Talking Topic: Coming together this Eid
Taking Tables founder Clare talks to Zakera, founder of Peace & Blessings, about their joint love of being around a table with family, friends and neighbours:
I was introduced to Zakera Kali, by Sarah Ward of the Giftware Association. Zakera and I have chatted a few times since and at Talking Tables we are now offering some of her gorgeous decorations for Eid on our consumer website. It feels like Zakera and I share mutual passions, so I was keen to talk to her within my series of Talking Topics.
It transpired that we chatted in the middle of Ramadan so it is a hugely busy time for Zakera both at work and within her family. Despite being such a hectic time, Zakera kindly soldiered on and allowed us to chat together.
The Islamic holy month of Ramadan is currently being celebrated by over 1.8 billion Muslims around the world. During this month, Muslims will eat twice a day: before sunrise and then after sunset, in a meal known as an Iftar. Iftar is the final meal when the fast is broken and praying takes central stage. Eid takes place twice a year although the precise dates will change to reflect the position of the moon (the lunar calendar)
What do dinner tables mean to you with people around them talking?
In our conversation, it was clear that being around a table with family, friends and neighbours is very central to Zakera. As a Muslim, food is central to her family life, especially within the context of any celebration and especially at Eid time. Like me, her mum was a great family cook, cooking all day to bring pleasure to her family and requiring everyone to sit down together. Like me, Zakera took on the role of making the table a pleasure to set off her mum’s food. As a family they sat at the table to converse, share and laugh. She continues this with her own kids today, which handily also keeps her on her toes with the new era things such as TikTok!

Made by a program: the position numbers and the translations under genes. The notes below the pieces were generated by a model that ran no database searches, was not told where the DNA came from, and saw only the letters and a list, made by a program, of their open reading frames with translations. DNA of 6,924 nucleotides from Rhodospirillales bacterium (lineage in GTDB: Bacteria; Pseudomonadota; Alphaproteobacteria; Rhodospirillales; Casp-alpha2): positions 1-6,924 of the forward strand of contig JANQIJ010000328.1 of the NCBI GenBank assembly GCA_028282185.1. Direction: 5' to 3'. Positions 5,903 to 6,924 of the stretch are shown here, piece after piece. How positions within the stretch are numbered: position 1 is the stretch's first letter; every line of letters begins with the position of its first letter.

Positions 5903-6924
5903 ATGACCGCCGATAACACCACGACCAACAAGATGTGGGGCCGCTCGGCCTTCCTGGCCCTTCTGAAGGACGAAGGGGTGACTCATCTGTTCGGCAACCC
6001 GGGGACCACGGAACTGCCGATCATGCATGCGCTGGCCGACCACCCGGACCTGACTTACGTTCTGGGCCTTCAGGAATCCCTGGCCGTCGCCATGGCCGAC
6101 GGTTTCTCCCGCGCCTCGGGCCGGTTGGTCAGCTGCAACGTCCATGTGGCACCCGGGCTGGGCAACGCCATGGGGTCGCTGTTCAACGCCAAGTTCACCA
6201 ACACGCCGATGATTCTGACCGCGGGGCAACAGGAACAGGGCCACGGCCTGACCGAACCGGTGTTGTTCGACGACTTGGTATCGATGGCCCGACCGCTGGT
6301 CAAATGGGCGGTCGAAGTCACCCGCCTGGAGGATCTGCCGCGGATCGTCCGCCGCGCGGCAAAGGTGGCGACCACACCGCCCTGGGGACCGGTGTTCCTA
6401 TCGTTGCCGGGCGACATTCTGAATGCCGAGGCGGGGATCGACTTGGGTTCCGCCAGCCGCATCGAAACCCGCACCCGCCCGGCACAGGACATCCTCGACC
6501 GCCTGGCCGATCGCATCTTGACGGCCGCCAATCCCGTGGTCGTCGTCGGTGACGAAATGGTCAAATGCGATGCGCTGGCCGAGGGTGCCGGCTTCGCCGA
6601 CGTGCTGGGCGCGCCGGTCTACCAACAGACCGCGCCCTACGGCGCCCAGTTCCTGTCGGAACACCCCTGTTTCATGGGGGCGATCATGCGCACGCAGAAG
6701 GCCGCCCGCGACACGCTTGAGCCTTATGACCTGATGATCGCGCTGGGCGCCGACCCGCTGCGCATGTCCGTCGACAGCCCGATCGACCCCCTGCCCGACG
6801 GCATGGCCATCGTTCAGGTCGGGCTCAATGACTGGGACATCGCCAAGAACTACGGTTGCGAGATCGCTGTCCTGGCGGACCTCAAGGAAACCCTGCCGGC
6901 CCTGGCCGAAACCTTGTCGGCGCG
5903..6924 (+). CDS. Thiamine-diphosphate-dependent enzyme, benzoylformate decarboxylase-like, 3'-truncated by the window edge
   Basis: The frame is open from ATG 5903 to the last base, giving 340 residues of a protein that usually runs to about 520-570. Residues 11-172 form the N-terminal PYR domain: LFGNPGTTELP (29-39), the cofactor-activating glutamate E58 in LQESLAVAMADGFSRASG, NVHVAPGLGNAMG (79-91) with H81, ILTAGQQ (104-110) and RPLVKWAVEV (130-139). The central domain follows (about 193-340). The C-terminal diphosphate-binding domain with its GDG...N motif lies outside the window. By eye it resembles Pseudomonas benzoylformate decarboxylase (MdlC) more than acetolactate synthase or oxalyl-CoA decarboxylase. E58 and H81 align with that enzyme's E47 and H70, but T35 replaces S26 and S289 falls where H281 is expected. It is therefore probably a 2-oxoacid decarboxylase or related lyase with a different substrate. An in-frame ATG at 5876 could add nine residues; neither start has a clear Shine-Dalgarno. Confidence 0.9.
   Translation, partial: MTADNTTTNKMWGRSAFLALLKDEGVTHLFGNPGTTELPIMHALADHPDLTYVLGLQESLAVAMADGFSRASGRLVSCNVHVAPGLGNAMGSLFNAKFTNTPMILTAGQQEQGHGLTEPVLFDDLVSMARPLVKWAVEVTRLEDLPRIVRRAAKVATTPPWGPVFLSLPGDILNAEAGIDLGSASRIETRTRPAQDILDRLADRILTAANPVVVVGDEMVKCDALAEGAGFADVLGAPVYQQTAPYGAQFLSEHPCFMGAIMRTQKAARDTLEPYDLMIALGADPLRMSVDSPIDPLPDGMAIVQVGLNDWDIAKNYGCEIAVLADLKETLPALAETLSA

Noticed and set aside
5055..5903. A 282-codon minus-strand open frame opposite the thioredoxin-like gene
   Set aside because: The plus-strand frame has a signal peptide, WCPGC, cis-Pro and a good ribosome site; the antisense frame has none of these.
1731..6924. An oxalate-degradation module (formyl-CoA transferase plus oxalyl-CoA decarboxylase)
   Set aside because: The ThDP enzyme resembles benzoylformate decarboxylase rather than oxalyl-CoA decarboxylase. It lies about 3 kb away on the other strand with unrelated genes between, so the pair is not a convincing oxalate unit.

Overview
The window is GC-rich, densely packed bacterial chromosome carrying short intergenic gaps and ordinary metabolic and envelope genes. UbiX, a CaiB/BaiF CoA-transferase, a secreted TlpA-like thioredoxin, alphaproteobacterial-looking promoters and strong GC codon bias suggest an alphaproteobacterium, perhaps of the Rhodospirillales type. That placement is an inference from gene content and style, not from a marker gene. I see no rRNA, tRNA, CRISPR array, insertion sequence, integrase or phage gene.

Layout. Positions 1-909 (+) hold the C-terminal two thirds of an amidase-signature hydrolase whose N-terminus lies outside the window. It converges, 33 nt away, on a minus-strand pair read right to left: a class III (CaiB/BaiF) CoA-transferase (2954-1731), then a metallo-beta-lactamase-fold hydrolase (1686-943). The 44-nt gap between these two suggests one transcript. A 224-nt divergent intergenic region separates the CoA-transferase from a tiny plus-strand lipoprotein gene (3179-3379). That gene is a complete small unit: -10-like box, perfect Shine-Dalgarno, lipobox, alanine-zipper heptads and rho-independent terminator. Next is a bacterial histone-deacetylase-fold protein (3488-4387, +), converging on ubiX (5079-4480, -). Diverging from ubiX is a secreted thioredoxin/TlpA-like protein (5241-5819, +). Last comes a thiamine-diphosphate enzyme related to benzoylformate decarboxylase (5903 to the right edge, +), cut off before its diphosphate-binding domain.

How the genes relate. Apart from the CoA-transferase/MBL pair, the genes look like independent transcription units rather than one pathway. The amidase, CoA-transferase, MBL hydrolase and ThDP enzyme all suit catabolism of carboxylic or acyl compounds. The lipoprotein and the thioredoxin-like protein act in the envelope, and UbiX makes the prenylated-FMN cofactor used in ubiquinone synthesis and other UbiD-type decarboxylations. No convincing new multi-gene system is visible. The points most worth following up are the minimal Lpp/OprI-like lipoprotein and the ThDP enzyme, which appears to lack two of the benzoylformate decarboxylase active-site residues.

Zakera feels part of her role is to continue her Muslim heritage of global recipes, of gathering to tell stories and feasting around a common table. Zakera just wants to make them a bit more contemporary and beautiful.
I thought it was lovely that Zakera said that if she had a magic wand, she would create a magnificent, magical tent and fill it with all her family, friends, neighbours for a feast. I can picture this very scene.
How does this relate to and have meaning for Eid?
Ramadan is currently happening right now, so traditionally Muslims are fasting. During ‘Iftar’ Zakera will break the fast with family and friends and, of course, food takes on great importance. At an ‘Iftar Party’ Zakera will break fast with friends in an informal manner. But on Eid day, to mark the end of the fast, the gatherings are more formal and traditionally the family elders will host a get together and gifts and beautiful food will be prepared and shared. This becomes an opportunity for Zakera to get into full swing and decorate the room.
When did you fall in love with celebrations and making them look beautiful?
In her parents’ home, Zakera was desperate to make feast days more beautiful, so she would hack up Christmas or Easter decorations to make them appropriate for her own culture. She gradually became addicted to collecting pieces to make the gatherings beautiful and a full-on experience. And now she has set up the business, Peace & Blessings, to offer other families the opportunity to access high quality and cultural specific decorative pieces, such as bunting, runners and greeting cards. The quality and sustainability is highly important to Zakera.
How have you found starting up your business, Peace and Blessings?
Peace & Blessings is now a reality – you are “over the moon” at how well things are going in 2022, with the Eid advent calendars sold out online at John Lewis and on your website, dashing to the post office to fulfil hundreds of orders. You have built up the business alongside your lecturing work and raising a family – so tough!
In 2018 you won Gift of the Year for your range of Eid and other cultural cards, which secured the attention and orders from the likes of Fenwick’s, Selfridges and John Lewis.
In addition, Art File approached you to licence you cultural specific greeting cards. You take time to explain the significance of these events to the shopper on the back of the card, to help say, a neighbour, purchase the most appropriate greeting card for Eid or Chinese New Year. You are getting orders from the public, from retailers and also from mosques themselves.
What are you working on next?
You said these recent weeks have given you a real boost and you can now confidently see that there is a real need and demand for good quality design led cultural specific accessories. You have a roadmap ahead of the new products that you wish to develop and a plan for increasing the number of stockists.
I wish Zakera a Happy Ramadan and the very best of luck with Peace and Blessings.
- Clare Harris